Mitt Romney, seen as too stiff and robotic to win over enough voters to claim the presidency in 2012, is undergoing his latest reboot, trying to become the Republican Party's elder statesman in an Image overhaul different from his predecessors who lost their bids for the White House.

Twenty years ago, Romney was a would-be giant killer, conservatives' best hope to defeat liberal icon Sen. Ted Kennedy in 1994. Then he became the savior of the 2002 Winter Olympics in Utah, turned moderate Massachusetts governor. In 2012, he was a presidential candidate never fully embraced by his party. And now, he's the GOP voice of reason on foreign policy and government management.

Unlike Sen. John McCain, R-Ariz., or Secretary of State John Kerry or even Hillary Clinton, Romney can be more selective in picking when to wade into a political fight. Those vanquished presidential candidates were immediately thrown back into the Washington fire after their defeats and were forced to carry their party's torch during bitter clashes on Capitol Hill.

And unlike Al Gore, for example, Romney doesn't have a policy issue that will serve as his single pursuit.

After keeping a low profile following his embarrassing loss to President Obama, Romney has made a carefully timed return to the limelight. He held a Park City, Utah, summit for GOP bigwigs and donors and appeared with underdog Virginia Senate candidate Ed Gillespie in recent days.

With Iraq on the brink of civil war and Russian aggression picking up again in Ukraine -- and perceptions of Obama's competence at a record low -- team Romney sees the perfect opening for the former Massachusetts governor to influence the national debate.

“Obama mocked the governor for his positions on Iraq and Russia,” said one senior aide for Romney’s presidential campaign. “A lot of people are now seeing that [Romney] knew exactly what he was talking about. I think you’re going to see a lot of people change their opinions about him.”

Romney has no interest in another presidential run, his aides say, but he doesn’t want to disappear from politics altogether.

During his candidacy, he often faced the dual challenge of trying to convince the GOP base he was conservative enough and persuading moderate and independent voters that he was not the ruthless corporate raider portrayed by the Obama campaign.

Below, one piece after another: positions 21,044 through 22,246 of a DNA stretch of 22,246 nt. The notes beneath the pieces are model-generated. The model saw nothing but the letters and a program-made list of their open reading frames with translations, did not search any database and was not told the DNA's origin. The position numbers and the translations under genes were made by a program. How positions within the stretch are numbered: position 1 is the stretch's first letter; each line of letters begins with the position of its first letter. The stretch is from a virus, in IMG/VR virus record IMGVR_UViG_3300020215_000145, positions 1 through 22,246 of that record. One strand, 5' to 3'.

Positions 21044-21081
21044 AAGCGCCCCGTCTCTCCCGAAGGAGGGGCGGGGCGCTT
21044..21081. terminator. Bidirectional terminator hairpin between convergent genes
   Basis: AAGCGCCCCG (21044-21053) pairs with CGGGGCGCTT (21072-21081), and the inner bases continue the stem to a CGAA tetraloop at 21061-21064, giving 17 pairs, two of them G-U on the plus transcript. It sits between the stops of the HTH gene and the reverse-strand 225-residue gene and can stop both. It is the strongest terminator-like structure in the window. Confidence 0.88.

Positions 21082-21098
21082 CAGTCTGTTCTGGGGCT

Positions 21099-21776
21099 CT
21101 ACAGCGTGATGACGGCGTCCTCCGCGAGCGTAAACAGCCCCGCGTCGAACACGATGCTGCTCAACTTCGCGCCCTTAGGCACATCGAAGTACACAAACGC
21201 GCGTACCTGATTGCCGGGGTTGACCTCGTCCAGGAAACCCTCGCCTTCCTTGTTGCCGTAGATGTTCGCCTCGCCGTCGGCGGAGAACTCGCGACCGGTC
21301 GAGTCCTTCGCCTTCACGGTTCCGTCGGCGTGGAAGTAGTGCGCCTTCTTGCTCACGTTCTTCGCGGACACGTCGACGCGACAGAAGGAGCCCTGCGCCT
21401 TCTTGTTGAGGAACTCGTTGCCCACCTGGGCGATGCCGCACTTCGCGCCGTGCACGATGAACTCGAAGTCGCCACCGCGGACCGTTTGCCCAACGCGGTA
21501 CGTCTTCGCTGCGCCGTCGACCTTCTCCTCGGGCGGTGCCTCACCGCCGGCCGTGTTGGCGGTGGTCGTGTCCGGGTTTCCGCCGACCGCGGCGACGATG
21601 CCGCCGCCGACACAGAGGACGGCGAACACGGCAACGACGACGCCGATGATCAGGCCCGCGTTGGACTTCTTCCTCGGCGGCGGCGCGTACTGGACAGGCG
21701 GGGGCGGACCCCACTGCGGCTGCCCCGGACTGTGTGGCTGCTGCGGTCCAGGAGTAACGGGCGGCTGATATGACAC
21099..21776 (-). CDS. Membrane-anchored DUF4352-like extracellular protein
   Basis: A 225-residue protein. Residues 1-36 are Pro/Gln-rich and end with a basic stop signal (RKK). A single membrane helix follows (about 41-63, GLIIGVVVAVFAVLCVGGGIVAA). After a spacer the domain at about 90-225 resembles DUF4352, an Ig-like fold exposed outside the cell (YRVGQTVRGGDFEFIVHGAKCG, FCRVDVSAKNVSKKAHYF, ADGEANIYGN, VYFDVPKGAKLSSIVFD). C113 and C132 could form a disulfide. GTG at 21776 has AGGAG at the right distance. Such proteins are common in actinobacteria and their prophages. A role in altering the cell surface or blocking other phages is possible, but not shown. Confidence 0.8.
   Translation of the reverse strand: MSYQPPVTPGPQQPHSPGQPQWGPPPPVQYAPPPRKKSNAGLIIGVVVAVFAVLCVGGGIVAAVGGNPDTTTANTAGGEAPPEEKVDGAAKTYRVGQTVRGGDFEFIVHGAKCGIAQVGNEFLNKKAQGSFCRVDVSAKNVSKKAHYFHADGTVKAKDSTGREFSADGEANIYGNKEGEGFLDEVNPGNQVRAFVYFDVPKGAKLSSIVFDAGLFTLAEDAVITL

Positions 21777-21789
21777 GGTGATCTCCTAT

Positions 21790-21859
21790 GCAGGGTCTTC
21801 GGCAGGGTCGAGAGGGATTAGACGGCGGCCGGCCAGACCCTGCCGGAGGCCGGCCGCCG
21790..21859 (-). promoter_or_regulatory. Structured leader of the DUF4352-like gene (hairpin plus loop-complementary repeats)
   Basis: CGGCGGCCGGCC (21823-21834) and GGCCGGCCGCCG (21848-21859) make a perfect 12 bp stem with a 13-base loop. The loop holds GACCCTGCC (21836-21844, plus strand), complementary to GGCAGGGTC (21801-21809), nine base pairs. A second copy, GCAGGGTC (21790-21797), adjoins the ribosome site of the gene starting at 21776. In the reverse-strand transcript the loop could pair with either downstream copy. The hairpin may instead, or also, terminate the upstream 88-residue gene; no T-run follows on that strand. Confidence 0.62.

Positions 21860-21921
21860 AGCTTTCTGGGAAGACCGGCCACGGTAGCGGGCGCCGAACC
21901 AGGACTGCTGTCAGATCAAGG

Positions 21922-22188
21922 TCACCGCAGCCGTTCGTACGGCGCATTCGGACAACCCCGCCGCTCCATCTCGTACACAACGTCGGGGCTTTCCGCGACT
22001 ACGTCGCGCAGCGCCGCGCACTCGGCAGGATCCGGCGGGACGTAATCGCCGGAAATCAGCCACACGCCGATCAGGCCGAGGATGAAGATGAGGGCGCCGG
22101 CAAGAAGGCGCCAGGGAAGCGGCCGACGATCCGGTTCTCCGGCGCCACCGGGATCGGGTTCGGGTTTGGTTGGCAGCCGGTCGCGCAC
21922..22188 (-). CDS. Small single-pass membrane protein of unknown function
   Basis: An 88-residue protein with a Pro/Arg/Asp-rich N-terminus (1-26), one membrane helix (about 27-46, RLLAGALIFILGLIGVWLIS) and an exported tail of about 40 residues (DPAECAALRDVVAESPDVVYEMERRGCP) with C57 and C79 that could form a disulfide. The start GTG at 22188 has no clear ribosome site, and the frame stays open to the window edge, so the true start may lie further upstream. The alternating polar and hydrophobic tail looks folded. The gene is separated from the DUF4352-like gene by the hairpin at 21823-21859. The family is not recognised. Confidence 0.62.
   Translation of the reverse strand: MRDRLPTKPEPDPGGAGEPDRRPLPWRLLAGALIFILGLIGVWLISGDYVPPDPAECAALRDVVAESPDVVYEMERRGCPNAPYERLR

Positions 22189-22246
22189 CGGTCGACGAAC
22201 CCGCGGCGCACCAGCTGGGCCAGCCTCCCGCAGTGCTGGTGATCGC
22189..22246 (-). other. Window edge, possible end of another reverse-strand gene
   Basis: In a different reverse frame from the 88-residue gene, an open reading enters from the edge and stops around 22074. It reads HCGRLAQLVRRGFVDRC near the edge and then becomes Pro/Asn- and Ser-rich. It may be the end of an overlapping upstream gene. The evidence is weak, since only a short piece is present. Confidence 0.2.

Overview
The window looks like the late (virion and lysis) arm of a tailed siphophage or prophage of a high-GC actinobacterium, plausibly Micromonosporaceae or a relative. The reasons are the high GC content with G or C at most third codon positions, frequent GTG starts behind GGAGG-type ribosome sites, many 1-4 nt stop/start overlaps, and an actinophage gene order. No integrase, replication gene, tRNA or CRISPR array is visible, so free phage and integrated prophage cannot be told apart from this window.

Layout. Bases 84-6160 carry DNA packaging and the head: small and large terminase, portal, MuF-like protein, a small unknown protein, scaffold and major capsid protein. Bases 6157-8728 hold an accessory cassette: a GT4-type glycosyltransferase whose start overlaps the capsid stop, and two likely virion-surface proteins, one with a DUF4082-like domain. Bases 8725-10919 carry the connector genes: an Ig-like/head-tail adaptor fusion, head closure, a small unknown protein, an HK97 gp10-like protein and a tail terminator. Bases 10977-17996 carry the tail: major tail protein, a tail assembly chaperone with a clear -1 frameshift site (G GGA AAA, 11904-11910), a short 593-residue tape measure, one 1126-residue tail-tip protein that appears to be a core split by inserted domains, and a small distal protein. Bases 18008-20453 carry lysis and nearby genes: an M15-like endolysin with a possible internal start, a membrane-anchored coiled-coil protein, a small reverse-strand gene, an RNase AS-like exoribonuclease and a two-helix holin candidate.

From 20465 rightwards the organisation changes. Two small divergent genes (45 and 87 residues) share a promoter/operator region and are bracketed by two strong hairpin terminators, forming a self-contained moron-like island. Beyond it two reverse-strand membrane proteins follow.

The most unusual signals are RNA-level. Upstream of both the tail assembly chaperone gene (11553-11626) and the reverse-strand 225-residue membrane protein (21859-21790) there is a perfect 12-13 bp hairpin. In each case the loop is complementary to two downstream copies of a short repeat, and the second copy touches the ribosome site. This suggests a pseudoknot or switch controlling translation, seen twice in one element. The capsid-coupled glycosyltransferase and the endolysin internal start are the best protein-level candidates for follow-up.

But the wealthy businessman no longer has to deflect those criticisms. Instead, he can focus almost exclusively on managerial acumen and promoting U.S. strength abroad, issues that play to his strengths.

"Win, lose or draw, candidates receive a certain level of affection once they’re no longer under the microscope,” explained Republican strategist Brian Donahue.

Romney’s supporters believed a behind-the-scenes documentary chronicling his presidential bids, released earlier this year, would help present him as more human and drum up more affection for him.

Still, Republicans have their doubts about Romney version 4.0. And it remains to be seen whether the public will care about his re-emergence.

“I don’t think he’s done enough to change the narrative that he was a bad presidential candidate,” said one veteran GOP strategist. “I’m not seeing the full-on strategy needed in order to effectively rebrand himself. I think he’s still trying to figure it out.”

Donahue offered this caveat: “It’s important not to confuse what the media believes is important versus the party establishment and boots on the ground. Right now, I think the focus on Romney is more from the media than Republican activists.”

However, the far right will have to decide whether to unite behind Sen. Rand Paul, R-Ky., or Sen. Ted Cruz, R-Texas, or another candidate in that mold. Establishment Republicans are still trying to figure out whether they should back New Jersey Gov. Chris Christie, former Florida Gov. Jeb Bush or a more centrist leader.

With the Republican Party lacking a true standard bearer, Romney could fill the void.

Even if he isn't running, the former Bay State governor could help convince voters who not to choose as their next commander in chief.

And he's developed an early target.

“I think you have to consider what's happened around the world during the years that she was secretary of state,” Romney said of Hillary Clinton during his latest appearance on NBC's “Meet the Press.” “You have to say it's been a monumental bust.” In case viewers missed his point, Romney called Clinton "clueless" three times.